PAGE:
One of the biggest controversies in twentieth-century biology was about the inheritance of acquired characteristics, the ability of animals and plants to inherit adaptations acquired by their ancestors. For example, if a dog was terrified of butchers because he had been mistreated by one, his offspring would tend to inherit his fear. Charles Darwin wrote a letter to Nature describing just such a case. The opposing view, promoted by the science of genetics, asserted that organisms could not inherit features their ancestors had acquired; they only passed on genes that they themselves had inherited.

In Darwin's day, most people assumed that acquired characteristics could indeed be inherited. Jean-Baptiste Lamarck took this for granted in his theory of evolution published more than 50 years before Darwin's, and the inheritance of acquired characters is often referred to as "Lamarckian inheritance." Darwin shared Lamarck's assumption and cited many examples to support it in his book The Variation of Animals and Plants Under Domestication (1875).

Lamarck emphasized the role of behaviour in evolution. Animals developed new habits in response to needs, which led to the use or disuse of organs, which were accordingly either strengthened or weakened. Over generations, these changes became increasingly hereditary. Lamarck's most famous example was the giraffe. He thought giraffes' long necks were acquired through the habit of stretching up to eat the leaves of trees. In this respect too, Darwin agreed with Lamarck. For example ostriches, he suggested, may have lost the power of flight through disuse and gained stronger legs through increased use over successive generations.

The problem was that no one knew how acquired characteristics could be inherited. Darwin tried to explain it with his hypothesis of "pangenesis". He proposed that all the units of the body threw off tiny "gemmules" of "formative matter", which were dispersed throughout the body and aggregated in the buds of plants and in the germ cells of animals, through which they were transmitted to the offspring. This "Provisional Hypothesis of Pangenesis" appeared in the penultimate chapter of The Variation of Animals and Plants Under Domestication. Several modern theories of epigenetics are similar, but instead of gemmules they propose protein or RNA molecules.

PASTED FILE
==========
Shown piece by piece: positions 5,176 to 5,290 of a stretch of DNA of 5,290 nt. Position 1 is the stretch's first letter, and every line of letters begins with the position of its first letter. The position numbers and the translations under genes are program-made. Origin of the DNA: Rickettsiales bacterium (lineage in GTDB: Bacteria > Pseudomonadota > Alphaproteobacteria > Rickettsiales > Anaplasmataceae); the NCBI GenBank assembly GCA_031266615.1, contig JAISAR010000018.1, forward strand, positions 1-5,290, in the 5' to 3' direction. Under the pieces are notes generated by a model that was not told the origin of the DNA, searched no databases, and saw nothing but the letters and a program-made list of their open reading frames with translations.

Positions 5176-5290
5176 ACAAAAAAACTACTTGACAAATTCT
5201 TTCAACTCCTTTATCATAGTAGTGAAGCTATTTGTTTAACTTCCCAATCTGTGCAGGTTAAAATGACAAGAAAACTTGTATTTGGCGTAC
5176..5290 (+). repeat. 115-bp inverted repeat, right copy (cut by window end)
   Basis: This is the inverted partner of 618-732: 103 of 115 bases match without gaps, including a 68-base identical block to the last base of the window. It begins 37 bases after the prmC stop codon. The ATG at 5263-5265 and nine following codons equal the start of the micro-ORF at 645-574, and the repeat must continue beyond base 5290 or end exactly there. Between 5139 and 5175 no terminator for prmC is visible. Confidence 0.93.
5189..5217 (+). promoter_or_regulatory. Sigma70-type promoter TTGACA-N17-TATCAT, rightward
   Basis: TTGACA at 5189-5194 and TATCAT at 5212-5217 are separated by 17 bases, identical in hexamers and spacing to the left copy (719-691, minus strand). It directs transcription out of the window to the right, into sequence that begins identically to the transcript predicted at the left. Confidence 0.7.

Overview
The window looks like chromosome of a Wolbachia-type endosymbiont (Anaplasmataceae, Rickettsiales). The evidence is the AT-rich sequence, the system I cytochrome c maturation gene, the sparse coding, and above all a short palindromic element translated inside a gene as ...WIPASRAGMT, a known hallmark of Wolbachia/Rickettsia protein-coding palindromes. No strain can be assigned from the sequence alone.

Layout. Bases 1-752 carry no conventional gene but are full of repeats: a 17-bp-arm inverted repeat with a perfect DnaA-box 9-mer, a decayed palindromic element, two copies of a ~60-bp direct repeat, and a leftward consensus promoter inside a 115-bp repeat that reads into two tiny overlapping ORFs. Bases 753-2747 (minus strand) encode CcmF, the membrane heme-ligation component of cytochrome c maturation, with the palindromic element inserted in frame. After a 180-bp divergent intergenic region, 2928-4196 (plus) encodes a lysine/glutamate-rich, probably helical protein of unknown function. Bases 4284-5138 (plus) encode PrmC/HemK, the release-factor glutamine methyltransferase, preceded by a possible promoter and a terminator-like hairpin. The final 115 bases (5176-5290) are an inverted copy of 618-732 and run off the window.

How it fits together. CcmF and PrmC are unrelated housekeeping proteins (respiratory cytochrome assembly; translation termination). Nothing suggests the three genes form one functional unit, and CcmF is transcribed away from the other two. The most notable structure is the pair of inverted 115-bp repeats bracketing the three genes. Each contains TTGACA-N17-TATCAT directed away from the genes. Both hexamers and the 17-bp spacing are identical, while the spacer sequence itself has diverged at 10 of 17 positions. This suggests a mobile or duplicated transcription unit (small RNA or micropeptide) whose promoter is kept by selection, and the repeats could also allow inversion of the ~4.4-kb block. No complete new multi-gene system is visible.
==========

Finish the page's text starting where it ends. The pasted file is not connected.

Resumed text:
Pangenesis was rejected by Mendelian genetics, the theory that dominated twentieth century biology in the West. Heredity was genetic, not Lamarckian or Darwinian. The neo-Darwinian theory of evolution differed from the Darwinian theory by rejecting the inheritance of acquired characteristics. Neo-Darwinism became the ruling orthodoxy in the West from the 1930s onwards. Lamarckian inheritance was treated as heresy.

Meanwhile, in the Soviet Union the inheritance of acquired characteristics was the orthodox doctrine from the 1930s to the 1960s. Under the leadership of Trofim D. Lysenko, much Soviet research on inheritance supported the inheritance of acquired characters. Stalin favoured Lysenko, and geneticists were persecuted. This Stalinist approach increased the opposition to the inheritance of acquired characteristics in the West. The nature of inheritance became intensely politicized. Ideology, rather than scientific evidence, dominated the dispute.

The Western taboo against the inheritance of acquired characteristics began to dissolve around the turn of the millennium. There is a rapidly growing body of evidence that acquired characters can indeed be inherited. This kind of inheritance is now called "epigenetic inheritance." In this context, the word epigenetic signifies "over and above genetic." Some kinds of epigenetic inheritance depend on chemical attachments to genes, particularly of methyl groups. Genes can be "switched off" by the methylation of the DNA itself or of the proteins that bind to it.

This is a fast-growing field of research, and there are now many examples of epigenetic inheritance in plants and animals. For example, in a recent study with mice, the fears of the fathers were passed on to their children and grandchildren. Male mice were made averse to the smell of a synthetic chemical, acetophenone, by being given mild electric shocks when they smelled it. For at least two generations, their offspring reacted with fear to this smell, even though they had never been exposed to it before.

In the mid-twentieth century, Lysenko and other Soviet biologists were demonized in the West for affirming an inheritance of acquired characteristics in animals and plants. Western biologists assumed that this Soviet research must be fraudulent. But in the light of epigenetics, can we be sure that almost all the papers on inheritance published in the USSR were wrong? Were all Soviet scientists totally brainwashed? Or were some of them sincerely reporting what they found? Among the many thousands of papers in Soviet biology journals, there may be seams of gold. No doubt these journals are still available in scientific libraries. If Russian-speaking biologists reviewed this literature they might unearth great treasures.